Facebook cracks down on fake accounts kills 30,000 in France


After facing a lot of criticism recently, especially during the US Presidential elections, Facebook is cracking down on fake news and fake accounts. The company announced on Wednesday that it is implementing system-wide changes to crack down on fake accounts that spread fake news and cause mayhem.

Facebook aims to do so by recognizing patterns of activity which point towards an account being fake such as someone repeatedly posting the same content. These changes have already proved successful. They have allowed the company to recognize and eliminate more than 30,000 fake accounts in France.
In documents filed with the Securities and Exchange Commission in 2016, Facebook estimated that fake/duplicate accounts represented approximately 1% of its active user base. Considering the fact that the social networking platform has 1.89 billion monthly active users, there are still a lot of fake accounts out there which need eradication.

The fake news became an issue of contention during the US Presidential elections when various allegations were levied at Facebook claiming that fake news shared on the social networking platform helped Donald Trump win the elections.
Facebook CEO Mark Zuckerberg compared the fake news issue to how click bait articles used to thrive on the social network. The company successfully tackled the issue by introducing tools which studied the community and recognized patterns in order to distinguish click bait articles from the rest.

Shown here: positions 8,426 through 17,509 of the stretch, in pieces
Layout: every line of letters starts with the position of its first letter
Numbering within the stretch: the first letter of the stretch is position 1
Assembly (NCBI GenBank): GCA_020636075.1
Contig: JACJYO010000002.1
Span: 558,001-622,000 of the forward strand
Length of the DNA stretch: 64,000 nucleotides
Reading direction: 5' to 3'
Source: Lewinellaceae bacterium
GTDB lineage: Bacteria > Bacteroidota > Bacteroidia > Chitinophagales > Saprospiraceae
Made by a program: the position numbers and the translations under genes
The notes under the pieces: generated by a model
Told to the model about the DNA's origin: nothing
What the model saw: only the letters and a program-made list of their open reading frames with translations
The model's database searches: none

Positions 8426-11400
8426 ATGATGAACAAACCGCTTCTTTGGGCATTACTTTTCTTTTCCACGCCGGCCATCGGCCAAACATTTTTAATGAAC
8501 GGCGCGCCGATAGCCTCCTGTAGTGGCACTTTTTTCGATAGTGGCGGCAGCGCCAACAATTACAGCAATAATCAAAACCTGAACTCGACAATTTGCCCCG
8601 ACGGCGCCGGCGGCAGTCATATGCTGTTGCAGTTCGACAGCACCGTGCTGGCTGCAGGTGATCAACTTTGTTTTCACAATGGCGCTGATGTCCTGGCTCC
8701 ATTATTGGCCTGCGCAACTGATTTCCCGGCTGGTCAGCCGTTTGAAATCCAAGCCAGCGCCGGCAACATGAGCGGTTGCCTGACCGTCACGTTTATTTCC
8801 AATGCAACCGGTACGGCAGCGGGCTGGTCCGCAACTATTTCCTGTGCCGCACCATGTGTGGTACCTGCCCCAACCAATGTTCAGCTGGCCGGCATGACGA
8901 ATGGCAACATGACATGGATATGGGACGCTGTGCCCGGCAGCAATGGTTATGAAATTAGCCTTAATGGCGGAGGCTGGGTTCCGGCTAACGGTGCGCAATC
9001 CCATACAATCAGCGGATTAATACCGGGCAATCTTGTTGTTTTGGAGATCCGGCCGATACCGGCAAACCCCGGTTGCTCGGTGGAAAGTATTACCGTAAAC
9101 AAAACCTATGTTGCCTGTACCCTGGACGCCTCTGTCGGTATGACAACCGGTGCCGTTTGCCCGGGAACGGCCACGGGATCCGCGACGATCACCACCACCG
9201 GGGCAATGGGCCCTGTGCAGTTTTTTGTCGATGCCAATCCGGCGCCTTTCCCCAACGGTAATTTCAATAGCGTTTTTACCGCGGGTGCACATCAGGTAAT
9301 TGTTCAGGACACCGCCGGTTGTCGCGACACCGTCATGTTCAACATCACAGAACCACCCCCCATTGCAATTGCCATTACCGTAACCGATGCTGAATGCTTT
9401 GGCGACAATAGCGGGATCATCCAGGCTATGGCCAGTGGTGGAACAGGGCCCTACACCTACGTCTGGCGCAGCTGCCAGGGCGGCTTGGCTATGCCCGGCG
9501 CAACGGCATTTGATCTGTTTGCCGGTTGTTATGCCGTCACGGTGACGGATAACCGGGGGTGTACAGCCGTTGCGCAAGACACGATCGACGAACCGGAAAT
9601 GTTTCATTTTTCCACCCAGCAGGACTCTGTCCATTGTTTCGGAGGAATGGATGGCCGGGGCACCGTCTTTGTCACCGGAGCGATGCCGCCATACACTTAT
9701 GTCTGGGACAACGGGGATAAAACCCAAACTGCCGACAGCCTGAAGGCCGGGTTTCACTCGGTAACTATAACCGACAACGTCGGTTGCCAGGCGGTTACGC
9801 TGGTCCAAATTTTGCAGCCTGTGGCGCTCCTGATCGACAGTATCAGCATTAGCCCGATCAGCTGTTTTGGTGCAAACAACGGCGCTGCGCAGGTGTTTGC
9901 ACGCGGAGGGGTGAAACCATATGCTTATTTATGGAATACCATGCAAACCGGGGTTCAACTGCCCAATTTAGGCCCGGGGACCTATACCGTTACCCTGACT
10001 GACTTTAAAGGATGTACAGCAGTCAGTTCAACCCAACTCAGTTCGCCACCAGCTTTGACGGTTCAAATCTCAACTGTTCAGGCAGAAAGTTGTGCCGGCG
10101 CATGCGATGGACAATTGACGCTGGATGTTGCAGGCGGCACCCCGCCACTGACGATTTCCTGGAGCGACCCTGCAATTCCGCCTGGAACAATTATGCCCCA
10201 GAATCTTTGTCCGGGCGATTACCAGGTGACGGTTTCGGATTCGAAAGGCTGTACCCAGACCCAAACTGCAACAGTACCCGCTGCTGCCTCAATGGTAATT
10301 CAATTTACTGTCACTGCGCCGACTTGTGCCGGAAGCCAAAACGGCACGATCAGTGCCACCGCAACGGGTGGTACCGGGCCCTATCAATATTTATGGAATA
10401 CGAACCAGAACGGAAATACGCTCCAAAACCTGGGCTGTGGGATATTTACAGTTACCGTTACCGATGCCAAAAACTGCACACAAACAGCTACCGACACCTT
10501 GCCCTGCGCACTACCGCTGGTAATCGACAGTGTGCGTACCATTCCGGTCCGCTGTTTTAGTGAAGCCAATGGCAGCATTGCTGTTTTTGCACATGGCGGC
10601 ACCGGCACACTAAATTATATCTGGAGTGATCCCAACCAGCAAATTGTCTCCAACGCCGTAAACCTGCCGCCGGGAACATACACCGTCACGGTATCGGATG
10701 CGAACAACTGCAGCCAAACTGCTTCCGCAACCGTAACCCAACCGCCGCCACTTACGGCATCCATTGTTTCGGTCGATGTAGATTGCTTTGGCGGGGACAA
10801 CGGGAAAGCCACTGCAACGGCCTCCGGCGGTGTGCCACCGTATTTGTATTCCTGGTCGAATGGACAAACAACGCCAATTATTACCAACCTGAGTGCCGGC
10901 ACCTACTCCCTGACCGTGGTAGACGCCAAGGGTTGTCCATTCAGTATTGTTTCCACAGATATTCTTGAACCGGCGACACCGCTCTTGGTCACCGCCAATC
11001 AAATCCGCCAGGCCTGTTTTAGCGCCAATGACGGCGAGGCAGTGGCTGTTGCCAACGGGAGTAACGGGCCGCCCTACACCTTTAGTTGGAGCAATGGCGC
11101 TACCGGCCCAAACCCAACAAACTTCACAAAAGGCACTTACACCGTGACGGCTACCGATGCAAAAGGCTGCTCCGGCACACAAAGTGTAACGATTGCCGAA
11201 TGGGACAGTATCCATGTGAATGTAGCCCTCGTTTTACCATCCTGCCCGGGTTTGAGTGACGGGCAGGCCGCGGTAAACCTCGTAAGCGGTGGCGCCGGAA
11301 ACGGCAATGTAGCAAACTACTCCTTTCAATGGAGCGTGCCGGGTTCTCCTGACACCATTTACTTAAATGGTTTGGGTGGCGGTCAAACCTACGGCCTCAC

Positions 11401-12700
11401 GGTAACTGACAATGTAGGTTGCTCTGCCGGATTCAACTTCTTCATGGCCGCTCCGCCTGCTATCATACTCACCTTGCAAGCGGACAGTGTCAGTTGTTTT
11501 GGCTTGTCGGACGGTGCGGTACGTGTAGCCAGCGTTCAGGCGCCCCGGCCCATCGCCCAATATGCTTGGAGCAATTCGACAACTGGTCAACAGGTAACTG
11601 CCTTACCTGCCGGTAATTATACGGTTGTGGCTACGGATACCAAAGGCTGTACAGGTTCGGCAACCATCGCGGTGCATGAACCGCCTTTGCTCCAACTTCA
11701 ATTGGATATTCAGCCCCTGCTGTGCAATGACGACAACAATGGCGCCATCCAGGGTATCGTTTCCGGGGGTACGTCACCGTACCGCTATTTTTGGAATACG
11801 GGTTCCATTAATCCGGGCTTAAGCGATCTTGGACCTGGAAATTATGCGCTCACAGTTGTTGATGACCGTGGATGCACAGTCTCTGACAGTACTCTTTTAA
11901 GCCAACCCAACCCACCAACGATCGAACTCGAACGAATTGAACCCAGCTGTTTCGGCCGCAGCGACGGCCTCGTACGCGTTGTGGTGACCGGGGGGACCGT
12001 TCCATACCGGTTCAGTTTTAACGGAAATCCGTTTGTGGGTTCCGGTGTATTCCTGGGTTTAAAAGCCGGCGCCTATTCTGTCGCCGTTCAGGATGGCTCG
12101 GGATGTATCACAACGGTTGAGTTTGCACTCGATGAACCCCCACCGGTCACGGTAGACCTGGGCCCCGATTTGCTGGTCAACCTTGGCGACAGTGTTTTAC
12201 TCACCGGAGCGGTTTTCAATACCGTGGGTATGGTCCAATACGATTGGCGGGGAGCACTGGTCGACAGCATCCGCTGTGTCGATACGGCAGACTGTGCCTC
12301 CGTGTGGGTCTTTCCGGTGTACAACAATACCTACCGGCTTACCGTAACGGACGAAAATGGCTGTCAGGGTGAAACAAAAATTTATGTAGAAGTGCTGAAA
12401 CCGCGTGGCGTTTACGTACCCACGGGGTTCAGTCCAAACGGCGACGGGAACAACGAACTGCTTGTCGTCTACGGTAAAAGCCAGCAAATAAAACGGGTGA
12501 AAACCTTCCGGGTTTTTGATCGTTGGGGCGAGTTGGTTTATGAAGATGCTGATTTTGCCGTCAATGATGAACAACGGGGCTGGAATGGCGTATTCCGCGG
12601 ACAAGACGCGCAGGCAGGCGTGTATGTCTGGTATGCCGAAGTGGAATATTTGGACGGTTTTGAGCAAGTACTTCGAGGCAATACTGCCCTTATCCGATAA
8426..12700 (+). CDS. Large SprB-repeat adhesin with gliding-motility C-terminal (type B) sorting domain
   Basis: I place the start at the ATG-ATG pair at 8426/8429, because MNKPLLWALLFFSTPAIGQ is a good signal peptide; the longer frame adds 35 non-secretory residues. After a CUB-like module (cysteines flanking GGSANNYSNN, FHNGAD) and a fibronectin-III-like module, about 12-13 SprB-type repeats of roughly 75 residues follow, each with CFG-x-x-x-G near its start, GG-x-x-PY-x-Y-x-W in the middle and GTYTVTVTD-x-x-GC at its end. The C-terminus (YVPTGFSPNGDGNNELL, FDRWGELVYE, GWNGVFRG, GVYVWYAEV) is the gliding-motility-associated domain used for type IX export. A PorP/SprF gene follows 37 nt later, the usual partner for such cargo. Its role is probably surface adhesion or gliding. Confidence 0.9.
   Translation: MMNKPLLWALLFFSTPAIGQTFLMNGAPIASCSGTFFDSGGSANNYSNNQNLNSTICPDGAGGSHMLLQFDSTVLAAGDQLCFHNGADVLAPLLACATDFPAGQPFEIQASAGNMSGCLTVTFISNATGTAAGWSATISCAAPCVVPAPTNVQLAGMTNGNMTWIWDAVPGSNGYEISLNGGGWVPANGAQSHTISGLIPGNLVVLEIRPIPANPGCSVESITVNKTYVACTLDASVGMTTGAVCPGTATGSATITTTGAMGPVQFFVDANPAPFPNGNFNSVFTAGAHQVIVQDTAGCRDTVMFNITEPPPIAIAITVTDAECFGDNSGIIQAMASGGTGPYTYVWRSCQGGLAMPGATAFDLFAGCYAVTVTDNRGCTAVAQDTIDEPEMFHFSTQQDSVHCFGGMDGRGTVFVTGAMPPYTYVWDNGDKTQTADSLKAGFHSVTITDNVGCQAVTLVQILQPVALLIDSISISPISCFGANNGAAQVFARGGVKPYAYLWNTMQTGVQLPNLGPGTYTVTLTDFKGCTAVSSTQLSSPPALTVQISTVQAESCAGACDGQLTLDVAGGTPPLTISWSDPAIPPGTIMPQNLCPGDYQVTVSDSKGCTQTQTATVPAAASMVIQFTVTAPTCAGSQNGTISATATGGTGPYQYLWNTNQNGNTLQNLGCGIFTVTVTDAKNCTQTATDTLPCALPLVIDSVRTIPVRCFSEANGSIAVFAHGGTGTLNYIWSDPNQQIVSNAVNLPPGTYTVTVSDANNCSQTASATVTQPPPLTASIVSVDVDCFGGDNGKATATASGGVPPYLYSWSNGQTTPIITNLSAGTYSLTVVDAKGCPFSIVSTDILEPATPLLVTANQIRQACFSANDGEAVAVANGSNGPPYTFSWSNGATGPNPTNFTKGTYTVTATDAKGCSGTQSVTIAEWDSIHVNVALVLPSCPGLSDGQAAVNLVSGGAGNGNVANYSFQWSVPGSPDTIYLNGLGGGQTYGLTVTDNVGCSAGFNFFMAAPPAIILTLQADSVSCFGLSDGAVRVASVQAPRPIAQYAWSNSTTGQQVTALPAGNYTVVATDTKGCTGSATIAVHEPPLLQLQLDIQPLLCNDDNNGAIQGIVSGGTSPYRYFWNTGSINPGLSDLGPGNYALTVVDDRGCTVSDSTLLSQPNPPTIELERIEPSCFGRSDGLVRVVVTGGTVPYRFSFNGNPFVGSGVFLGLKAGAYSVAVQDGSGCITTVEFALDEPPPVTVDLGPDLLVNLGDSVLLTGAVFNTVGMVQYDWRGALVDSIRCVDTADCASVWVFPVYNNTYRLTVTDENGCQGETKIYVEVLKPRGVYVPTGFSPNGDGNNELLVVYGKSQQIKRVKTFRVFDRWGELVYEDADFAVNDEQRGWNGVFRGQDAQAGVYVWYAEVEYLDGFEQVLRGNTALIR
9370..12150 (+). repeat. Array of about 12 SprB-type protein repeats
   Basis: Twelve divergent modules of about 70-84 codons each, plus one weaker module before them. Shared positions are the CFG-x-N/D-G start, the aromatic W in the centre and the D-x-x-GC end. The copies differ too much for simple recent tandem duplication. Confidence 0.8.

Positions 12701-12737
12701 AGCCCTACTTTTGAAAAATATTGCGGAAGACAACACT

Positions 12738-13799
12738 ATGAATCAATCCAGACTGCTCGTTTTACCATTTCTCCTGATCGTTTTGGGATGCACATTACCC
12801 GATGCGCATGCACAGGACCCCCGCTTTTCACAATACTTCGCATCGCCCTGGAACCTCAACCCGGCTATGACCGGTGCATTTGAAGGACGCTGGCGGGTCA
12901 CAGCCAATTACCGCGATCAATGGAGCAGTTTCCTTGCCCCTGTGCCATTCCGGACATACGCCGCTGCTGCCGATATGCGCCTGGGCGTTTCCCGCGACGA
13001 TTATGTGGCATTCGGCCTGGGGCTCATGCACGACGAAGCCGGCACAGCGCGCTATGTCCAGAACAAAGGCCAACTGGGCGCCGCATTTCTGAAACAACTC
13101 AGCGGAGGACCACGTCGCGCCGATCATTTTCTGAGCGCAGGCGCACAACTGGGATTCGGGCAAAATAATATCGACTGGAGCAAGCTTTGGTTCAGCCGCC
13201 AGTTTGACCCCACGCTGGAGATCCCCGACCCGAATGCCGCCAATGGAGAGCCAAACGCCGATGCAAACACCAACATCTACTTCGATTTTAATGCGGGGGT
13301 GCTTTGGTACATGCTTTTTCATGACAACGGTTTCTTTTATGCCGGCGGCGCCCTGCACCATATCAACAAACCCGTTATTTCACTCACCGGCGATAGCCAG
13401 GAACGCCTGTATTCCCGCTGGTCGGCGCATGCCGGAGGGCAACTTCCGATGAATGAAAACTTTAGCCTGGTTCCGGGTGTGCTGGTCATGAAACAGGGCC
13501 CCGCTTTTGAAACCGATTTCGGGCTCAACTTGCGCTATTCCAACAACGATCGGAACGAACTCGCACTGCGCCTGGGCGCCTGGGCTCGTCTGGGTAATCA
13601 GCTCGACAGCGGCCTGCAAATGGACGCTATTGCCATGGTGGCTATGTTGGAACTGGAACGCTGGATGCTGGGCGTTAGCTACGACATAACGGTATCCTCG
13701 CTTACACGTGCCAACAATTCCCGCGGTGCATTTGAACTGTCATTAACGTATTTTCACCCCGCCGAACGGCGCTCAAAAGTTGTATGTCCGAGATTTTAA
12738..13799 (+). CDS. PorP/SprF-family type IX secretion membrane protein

Shabnam Shaik, a technical program manager at Facebook, wrote in a Facebook post –“By constantly improving our techniques, we also aim to reduce the financial incentives for spammers who rely on distribution to make their efforts worthwhile.”

This comes hot on the heels of Facebook announcing its intention to clamp down on the sharing of revenge porn on its various services. Facebook aims to detect such images/videos through its image recognition software and consequently prevent further attempts to share the image on Facebook, Messenger, and Instagram.

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